My love (and fear) of "House of Leaves" is what makes me so uncomfortable talking about Braid. Viewed from the outside, the complexity and obscurity of the storytelling should put them in the same ivory tower where I store all the other vestments of self-satisfied intellectualism. In fact, right until the very end, "House of Leaves" was never far from my mind when playing the game.
But the difference between "House of Leaves" and Braid is that the story of "House of Leaves" is told by the characters who live convincingly within the boundaries of the book. While listening to POE's "Haunted" or chasing down marginalia is satisfying, it’s not required to know what the hell is going on. The work speaks for itself. Danielewski’s voice is absent, and the issue of authorial intent seems irrelevant.
Braid, by contrast, is dominated by Blow’s voice. His presence as the narrator of Tim’s story is inescapable, and so, ultimately, the cloud of doubt and complexity he heaps on the player is a personal assault, from Blow to the player. Braid is not a story that requires or benefits from vague technique, no matter how ambiguous Tim’s motivations and actions may be. And yet, by the end of my Braid experience, I felt like Blow had specifically constructed something that would generate emails and forum posts begging him to please tell us "what it all means."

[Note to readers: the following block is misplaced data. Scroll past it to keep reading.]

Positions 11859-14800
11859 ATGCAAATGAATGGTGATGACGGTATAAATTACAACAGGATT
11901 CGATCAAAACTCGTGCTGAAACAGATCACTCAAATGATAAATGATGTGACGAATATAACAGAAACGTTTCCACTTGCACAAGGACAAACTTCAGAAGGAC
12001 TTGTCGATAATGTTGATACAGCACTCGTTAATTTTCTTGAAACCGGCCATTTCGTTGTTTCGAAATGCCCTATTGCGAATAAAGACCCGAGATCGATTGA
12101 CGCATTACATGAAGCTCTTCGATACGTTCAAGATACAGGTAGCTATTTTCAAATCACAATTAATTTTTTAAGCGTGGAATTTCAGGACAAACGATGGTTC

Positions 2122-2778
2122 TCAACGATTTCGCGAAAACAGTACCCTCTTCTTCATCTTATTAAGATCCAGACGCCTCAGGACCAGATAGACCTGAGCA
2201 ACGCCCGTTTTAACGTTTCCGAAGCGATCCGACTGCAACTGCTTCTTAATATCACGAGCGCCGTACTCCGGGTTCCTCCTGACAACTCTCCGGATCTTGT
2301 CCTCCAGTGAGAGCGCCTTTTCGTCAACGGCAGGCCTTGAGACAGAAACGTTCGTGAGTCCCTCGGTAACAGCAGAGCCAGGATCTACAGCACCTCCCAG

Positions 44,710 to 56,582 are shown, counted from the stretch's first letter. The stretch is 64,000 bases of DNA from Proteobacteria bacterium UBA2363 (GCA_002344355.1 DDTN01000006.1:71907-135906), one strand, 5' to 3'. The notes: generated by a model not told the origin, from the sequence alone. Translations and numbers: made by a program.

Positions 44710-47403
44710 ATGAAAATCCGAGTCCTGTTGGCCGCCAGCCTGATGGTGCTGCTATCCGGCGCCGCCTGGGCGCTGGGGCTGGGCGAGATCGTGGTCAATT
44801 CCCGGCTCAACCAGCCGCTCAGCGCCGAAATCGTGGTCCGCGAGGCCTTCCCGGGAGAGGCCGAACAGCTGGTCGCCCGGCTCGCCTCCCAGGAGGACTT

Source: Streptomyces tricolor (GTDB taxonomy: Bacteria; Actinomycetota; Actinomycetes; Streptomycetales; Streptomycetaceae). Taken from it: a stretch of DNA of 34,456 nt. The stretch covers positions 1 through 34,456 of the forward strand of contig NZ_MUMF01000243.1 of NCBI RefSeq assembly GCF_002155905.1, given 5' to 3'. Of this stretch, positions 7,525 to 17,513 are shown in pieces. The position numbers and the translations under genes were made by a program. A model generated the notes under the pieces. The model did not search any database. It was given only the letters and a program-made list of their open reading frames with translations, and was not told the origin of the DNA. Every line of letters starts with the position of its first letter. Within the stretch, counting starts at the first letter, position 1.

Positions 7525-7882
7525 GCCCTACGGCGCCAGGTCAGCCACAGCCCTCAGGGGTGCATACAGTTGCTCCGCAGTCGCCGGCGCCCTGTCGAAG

This is the heartbreak. It takes what could have been a convincing "games-as-art" showpiece and instead turns it into a pompous, self-absorbed and too-clever-by-half attempt to create conversation about the artist and his process, rather than the work itself. Jonathan Blow sits demon-like on my shoulder, shouting, “This means something!" and I can’t help but keep asking, "Who cares?" instead of “What?"
I want games to reach. I want the best of them to do more than merely titillate and entertain. Braid does both, and for that, I guess I must consider it both an important and relevant entry into the canon. But I can’t help but be disheartened.